Two-thirds of people say they’re not looking forward to their office Christmas party

Workplace

Two-thirds of people say they’re not looking forward to their office Christmas party

It was once the case that staff would eagerly anticipate their Christmas party, counting down the seconds until they could throw some tinsel in their hair, wrap their tie around their head and tell their boss what they really think.

However, as it turns out, those days may be coming to an end. A recent survey conducted by DBI Furniture Solutions revealed that 2 in 3 people aren’t excited for this year’s festive shindig.

When asked “Are you looking forward to your Christmas party this year?”, only 32% of respondents said that they were looking forward to it, with 45% saying they were unsure about it and 23% admitting that they were actually dreading it.

Demographic differences

Men were less likely to get excited by the prospect of the Christmas party than women. Only 27% of men who were asked said they were looking forward to their annual party, compared with 37% of women.

The Christmas party also proved far less popular with older groups than it did with younger people. 43% of 18-24s said that they were excited about partying with their workmates, while only 19% of respondents aged over 65 said they were looking forward to the celebrations

Why the ‘bah humbug’?

This new research poses a challenge to UK businesses, who collectively spend a staggering £1bn a year on Christmas parties every year.

Though everyone will have their own reasons why they may dreading the office Christmas party, typical complaints include poor venue choices, having to spend time with co-workers they feel they can’t relax around, and — of course — the risk of getting drunk in front of the boss.

Nick Pollitt, Managing Director of DBI, said that the negative feelings many employees have about office parties present an opportunity for businesses to think outside the box and turn their employees’ opinions around.

“A lot of the time, businesses make some costly mistakes when it comes to organising the annual Christmas party. There’s a delicate balance to be struck: while you risk boring your staff by going for the same venue with the same decor every single time, you also need to be considerate of their tastes.

“The best office parties are the product of healthy collaboration between an employer and their employees. Whatever the theme, venue or entertainment, it’ll always be a success if it’s centred around giving your staff a genuine, personalised ‘thank you’ for the year of hard work they’ve put in for the business.”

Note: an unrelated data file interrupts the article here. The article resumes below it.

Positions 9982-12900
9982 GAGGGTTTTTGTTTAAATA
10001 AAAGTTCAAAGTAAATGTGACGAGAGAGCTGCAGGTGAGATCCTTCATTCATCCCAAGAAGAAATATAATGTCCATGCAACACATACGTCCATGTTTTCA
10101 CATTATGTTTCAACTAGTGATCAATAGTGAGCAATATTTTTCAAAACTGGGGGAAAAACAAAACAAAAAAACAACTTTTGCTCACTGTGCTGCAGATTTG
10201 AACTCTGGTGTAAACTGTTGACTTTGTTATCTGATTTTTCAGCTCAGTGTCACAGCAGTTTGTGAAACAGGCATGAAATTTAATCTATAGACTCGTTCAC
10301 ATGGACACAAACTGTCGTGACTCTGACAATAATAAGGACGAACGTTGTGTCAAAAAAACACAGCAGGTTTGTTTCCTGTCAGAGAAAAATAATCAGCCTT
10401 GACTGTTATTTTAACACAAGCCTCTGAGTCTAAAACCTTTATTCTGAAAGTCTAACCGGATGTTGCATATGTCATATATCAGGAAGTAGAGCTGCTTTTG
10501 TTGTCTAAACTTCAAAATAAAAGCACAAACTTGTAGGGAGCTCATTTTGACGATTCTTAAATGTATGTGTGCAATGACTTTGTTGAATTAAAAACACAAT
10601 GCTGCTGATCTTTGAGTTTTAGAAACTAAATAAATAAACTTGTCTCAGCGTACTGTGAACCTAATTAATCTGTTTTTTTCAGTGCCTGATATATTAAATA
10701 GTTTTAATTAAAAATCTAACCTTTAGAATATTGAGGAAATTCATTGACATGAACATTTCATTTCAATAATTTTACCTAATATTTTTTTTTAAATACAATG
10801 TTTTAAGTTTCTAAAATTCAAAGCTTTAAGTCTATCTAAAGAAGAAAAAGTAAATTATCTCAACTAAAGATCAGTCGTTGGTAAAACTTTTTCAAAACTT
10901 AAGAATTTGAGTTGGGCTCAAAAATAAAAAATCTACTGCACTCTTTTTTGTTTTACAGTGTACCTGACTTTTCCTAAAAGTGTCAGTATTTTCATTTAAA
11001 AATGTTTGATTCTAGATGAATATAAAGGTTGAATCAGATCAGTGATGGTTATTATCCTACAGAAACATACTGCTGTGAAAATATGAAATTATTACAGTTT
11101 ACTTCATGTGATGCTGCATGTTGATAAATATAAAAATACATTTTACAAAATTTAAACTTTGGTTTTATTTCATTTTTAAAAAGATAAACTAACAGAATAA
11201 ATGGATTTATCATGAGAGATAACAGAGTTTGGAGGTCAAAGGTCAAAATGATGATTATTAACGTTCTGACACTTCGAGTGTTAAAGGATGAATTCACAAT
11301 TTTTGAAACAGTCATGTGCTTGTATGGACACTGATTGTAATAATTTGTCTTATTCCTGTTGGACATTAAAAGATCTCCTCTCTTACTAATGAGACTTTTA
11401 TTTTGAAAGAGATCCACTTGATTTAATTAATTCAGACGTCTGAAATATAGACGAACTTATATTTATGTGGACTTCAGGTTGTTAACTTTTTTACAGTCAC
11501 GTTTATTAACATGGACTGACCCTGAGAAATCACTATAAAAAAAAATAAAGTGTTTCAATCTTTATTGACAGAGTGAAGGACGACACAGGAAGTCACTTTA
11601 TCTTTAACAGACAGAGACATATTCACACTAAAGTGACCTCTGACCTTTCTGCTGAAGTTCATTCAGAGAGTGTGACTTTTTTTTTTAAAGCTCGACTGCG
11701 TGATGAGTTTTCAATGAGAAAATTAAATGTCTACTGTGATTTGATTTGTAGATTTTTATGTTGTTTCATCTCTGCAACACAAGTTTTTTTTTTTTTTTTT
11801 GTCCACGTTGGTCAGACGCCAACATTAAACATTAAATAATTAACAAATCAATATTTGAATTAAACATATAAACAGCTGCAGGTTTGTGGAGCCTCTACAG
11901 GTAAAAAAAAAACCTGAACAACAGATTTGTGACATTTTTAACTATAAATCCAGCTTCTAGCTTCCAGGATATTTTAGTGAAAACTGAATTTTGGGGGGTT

5 ways you can make your Christmas party a success

1. Ask how last year’s party went

The first thing you need to do when planning for a Christmas party is to find out what your employees liked and — more importantly — didn’t like about last year’s party. Was the venue too far away? Was the food bad? Did they wish the magician could have made himself disappear?

Put together a quick survey to gather some learnings and apply them when you plan this year’s party.

2. Get the venue right

The venue you decide on for your Christmas party says a lot to your staff. Going to the same venue every year leaves staff feeling like they haven’t really been thought about; instead, the company goes for the ‘safe’ option to save time and money.

Keep venues fresh while minimising the risk of getting it wrong by asking your employees for some venue ideas. However, you need to make sure you take into account the size of your team when considering suggestions. Booking out a small restaurant isn’t a good idea for a team of 100 while hiring out a yacht for your six-person marketing team is just wasteful.

Get a Christmas committee together that’s made up of people from different departments. It’ll help make planning easier and satisfy the party requests of your team

3. Break the ice

The size of your company will often dictate how long it takes for your staff to properly unwind once they arrive at the party. A great way to break the ice is with some interactive entertainment: games you can quickly play with someone else, like Jenga or table tennis, or hold a quiz with mixed teams get people talking quickly. It’ll certainly take the pressure off those introductory conversations!.

4. Feed them well

Open bars are great, but free drinks and empty stomachs are a recipe for disaster. Make sure that there is good food available to your staff at different points throughout the night: don’t just wait for the meal. Start the evening with canapes and bring out sandwiches for the people still partying come midnight.

Oh, and make sure there are plenty of soft drinks for non-drinkers and designated drivers, too. They should feel as included as anyone else.

5. Make it easy for them

If your venue is a little further afield, think about arranging some transport or even booking out a few hotel rooms so your staff don’t have to worry about how they’ll get home. Not only does this show your employees that you genuinely care about having them present, but it’s also likely to stop people from checking their watches and instead have a genuinely good time.

Bringing the party to the office

Perhaps you don’t have the budget for a big Christmas party this year. In which case, the office party could be just that: a party at your office.

If you’re planning on celebrating at the office, think about how you can make the place feel a little more relaxed to help employees let their hair down. Having a designated and well-furnished breakout area can help staff feel relaxed, while multi-purpose furniture means you can change up your space on the fly. For more ideas, visit DBI Furniture Solutions.

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Lyndsay Carling
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